Much of the figurative language used to depict the light and dark is in reference to the blossoming love we see between Romeo and Juliet. We see this most strongly in the balcony scene, Act II, scene ii.
For example, lines 2-3 set this idea into motion when Romeo states:
Romeo compares Juliet to the sun here as though she is illuminating his world and eliminating the dark emptiness he felt in his love for Roseline. The comparison of Juliet to light-bearing celestial bodies (sun, moon, stars, etc.) continues throughout this scene.
Two of the fairest stars in all the heaven,
Having some business, do entreat her eyes
To twinkle in their spheres till they return.
What if her eyes were there, they in her head?
The brightness of her cheek would shame those stars,
As daylight doth a lamp; her eyes in heaven
Would through the airy region stream so bright
That birds would sing and think it were not night.
For Romeo, Juliet is his "bright angel."
Likewise, Juliet enters into this same metaphor, stating:
Later in the scene, even when Juliet is questioning the logic of the emotions she feels it is this same vein of figurative language that brings her back:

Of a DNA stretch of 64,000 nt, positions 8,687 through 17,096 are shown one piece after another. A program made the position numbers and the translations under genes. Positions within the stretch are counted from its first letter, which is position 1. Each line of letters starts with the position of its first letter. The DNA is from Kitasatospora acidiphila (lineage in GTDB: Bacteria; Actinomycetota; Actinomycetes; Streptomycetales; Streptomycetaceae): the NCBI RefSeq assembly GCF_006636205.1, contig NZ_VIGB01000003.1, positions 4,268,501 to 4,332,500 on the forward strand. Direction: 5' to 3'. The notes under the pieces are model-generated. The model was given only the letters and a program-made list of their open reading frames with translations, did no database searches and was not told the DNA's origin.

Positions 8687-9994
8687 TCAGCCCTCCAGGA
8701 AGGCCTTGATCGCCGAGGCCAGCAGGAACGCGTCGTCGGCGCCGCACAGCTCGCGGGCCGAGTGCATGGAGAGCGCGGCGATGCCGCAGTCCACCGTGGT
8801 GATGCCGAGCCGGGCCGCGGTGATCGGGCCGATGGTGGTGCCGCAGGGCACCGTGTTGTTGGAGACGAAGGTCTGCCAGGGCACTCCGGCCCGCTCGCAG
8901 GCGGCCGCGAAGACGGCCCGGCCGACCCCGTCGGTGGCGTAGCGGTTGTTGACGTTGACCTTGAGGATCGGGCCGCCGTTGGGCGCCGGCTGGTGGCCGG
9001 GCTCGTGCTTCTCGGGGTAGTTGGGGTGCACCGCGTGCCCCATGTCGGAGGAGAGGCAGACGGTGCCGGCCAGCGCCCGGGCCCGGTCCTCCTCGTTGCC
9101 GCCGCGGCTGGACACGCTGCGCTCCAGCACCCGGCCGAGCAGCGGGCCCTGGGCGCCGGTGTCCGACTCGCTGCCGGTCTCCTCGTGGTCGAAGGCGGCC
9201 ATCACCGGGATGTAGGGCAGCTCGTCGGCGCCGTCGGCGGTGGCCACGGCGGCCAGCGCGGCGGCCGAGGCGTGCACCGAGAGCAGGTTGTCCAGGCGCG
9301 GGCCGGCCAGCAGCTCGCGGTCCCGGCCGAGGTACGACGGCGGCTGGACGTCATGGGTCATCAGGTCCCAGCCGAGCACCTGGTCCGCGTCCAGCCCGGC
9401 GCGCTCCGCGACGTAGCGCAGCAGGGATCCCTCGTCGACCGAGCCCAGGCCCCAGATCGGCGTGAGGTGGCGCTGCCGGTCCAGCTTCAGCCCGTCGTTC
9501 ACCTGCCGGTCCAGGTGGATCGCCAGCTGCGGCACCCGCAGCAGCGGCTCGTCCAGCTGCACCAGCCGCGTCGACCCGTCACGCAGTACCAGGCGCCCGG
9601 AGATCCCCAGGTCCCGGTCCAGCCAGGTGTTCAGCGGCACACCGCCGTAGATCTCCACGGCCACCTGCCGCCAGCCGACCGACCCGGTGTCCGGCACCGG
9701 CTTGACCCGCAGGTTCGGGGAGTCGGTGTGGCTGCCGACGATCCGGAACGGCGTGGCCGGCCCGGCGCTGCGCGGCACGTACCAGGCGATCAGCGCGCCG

It is too rash, too unadvised, too sudden;
Too like the lightning, which doth cease to be
Ere one can say 'It lightens.' Sweet, good night!
This bud of love, by summer's ripening breath,
May prove a beauteous flower when next we meet.
Much of the figurative language in parts of Act II (and actually even more so in Act I when Romeo first meets Juliet) is based around the difference between light and dark.
To me, Shakespeare is using this difference to talk about the ways in which Romeo's life has changed since he has met Juliet. Before, his life was dark. He was moping around because Rosalind did not love him.
Now that he has met Juliet, his life is lighter. He is happier than he used to be. This shows up in all of the figurative language about light and dark in this play.